Now, I will never paint over that painting. First, because I can never forget the face she made when she sprang into painting-savior mode. It melted my boorish heart. Next, because her “Do-what-you-want” manipulation was so unmasked and shameless that I’d suffer deep guilt for the rest of my days on earth if I did what I wanted and dared touch my dreaded hotel art. It’s no longer my painting. It’s become a moment that I adore, a memory that I cherish.

The new painting, had it made it into the world, would’ve been called, “Trains Through Trees.” I’ve been making sketches for a few years but, until recently, never arrived at something I liked. It’s a narrative. Our favorite yellow trail circles near railroad tracks and often on our walks a train rumbles through. For weeks Kerri made a series of videos, trying to catch the movement of the colorful graffitied train cars through the trees. Train performance art. I loved her excitement at the approaching train as she raced to a good spot to take her video. Those moments inspired an idea for a painting. The dreaded hotel art was the ideal canvas shape.

Two passing moments collide. The trains through trees. The painting-savior. They speak volumes about our life. Tiny moments like a hot cup of tea on a cold misty afternoon. They warm me. And, aren’t all of our days rich-rich-rich with the best moments of our lives, if we only took the time to notice them?

read Kerri’s blogpost about TINY MOMENTS

Spot The Angel [on KS Friday]

This is a true confession: one of my favorite holiday rituals is watching The Season of Miracles. Patty Duke plays an angel. Lynne Redgrave makes a cameo appearance that reaffirms my belief in justice. A young Mae Whitman steals my heart. I blubber at the ending every time, even though I know it’s coming. Who doesn’t want to love-blubber during the holidays?

This is another true confession: we’ve walked in and around Library Park dozens of times and never spotted the angel. She looks similar to the angel statue from the movie. I’d like to suggest that she’s usually hidden behind the foliage but that would be untrue. Apparently, we are not nearly as observant as we like to believe. Recently, on a walk to the post office, Kerri gasped and pointed. “It’s the angel from the movie!” she exclaimed. She wrinkled her brow and asked, “When did they put an angel there?”

She’s been there for quite awhile. She is a memorial statue for fallen soldiers from World War I. I’ve actually read the plaque at the base but, somehow, not noticed the angel atop the pillar.

In the movie, people have significant encounters with the angel-in-disguise. They turn away for a moment and she is gone. I’ve decided that we’re having the mirror of the movie experience. Our angel has been here all along, unnoticed. Hiding in plain sight. One day, we turned and she was present. Now, it’s impossible not to see her.

I’ve also decided to claim the angel-in-the-park as our metaphor. She’s been here all along, a guardian helping us on our fraught journey. She’s visible now because, like Patty Duke in the movie, we need an angel-nudge toward the best path forward. And who doesn’t want their good angel to be Patty Duke!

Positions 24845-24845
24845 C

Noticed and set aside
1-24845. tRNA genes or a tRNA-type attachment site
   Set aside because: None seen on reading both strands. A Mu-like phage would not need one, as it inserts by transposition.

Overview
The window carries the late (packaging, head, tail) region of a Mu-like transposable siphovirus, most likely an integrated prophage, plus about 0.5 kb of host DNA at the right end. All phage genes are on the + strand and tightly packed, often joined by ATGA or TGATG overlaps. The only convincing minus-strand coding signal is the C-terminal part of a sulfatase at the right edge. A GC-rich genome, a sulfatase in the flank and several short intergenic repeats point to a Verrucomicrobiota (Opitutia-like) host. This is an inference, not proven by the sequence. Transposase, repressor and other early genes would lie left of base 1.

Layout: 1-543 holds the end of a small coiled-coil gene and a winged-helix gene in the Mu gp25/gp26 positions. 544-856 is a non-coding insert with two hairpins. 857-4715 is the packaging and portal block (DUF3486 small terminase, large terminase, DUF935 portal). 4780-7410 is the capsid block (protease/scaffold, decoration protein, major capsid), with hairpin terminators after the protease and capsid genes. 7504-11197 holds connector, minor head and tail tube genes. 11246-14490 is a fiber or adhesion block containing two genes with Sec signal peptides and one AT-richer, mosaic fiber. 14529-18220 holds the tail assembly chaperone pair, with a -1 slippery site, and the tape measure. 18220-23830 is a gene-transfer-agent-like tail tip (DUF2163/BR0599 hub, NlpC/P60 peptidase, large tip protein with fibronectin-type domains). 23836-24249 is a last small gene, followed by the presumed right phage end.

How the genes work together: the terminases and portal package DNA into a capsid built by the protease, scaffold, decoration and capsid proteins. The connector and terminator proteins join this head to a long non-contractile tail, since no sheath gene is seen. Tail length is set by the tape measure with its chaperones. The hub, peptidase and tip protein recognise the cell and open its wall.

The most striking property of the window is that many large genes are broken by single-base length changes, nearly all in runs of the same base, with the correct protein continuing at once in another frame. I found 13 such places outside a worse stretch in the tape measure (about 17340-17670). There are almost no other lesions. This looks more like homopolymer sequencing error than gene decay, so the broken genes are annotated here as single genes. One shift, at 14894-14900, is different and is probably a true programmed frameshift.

True confession: we’re very, very lucky.

read Kerri’s blogpost about ANGELS

Kerri’s albums are available on iTunes and streaming on Pandora

this season/this season © 1998 kerri sherwood

Get Some Perspective [on Not So Flawed Wednesday]

“Oh, god…I feel a fit of moralizing coming on….” ~ Words to myself, uttered just a moment ago.

This would seem like a no-duh: perspective requires distance. Said another way: to see the mountain, one cannot be standing atop of the mountain.

Much to Kerri’s dismay, I think out loud about these things. A lot. She has to listen to my ruminating. Marriage requires her to be in the same space with me and I talk endlessly about the things rattling through my mind. Just ask her. Let’s just say she has no distance from my incessant blather so she lacks perspective. Or, her capacity to ignore my noise is the result of experience which provides her solid perspective. Don’t ask me. I am not in the position to offer an opinion.

When you dip your mind into the pool of information technology as I have, it’s nearly impossible to NOT think about the absence of perspective. Actually, if you read or listen to the news-of-the-day or take a swim in the social media cesspool, and are able to step back from it (thereby creating some distance), you’ll find that meaningful perspective has long ago fled the building.

For years I’ve been reading about the pace of change. At some point – and we’ve arrived at that point – the event horizon (that which enables perspective) is no longer in front of us. We sit on top of it. Information comes too fast and without pause. And, often without substance. Without perspective, the context of our lives is as fleeting and changeable as “Breaking News” or the latest posts on social media. Since the algorithms are driven by the most “likes” not the most relevant, the ugliest and loudest noise-makers garner the most attention and dominate the air-time (thank goodness for cute pet posts providing some humor in the onslaught).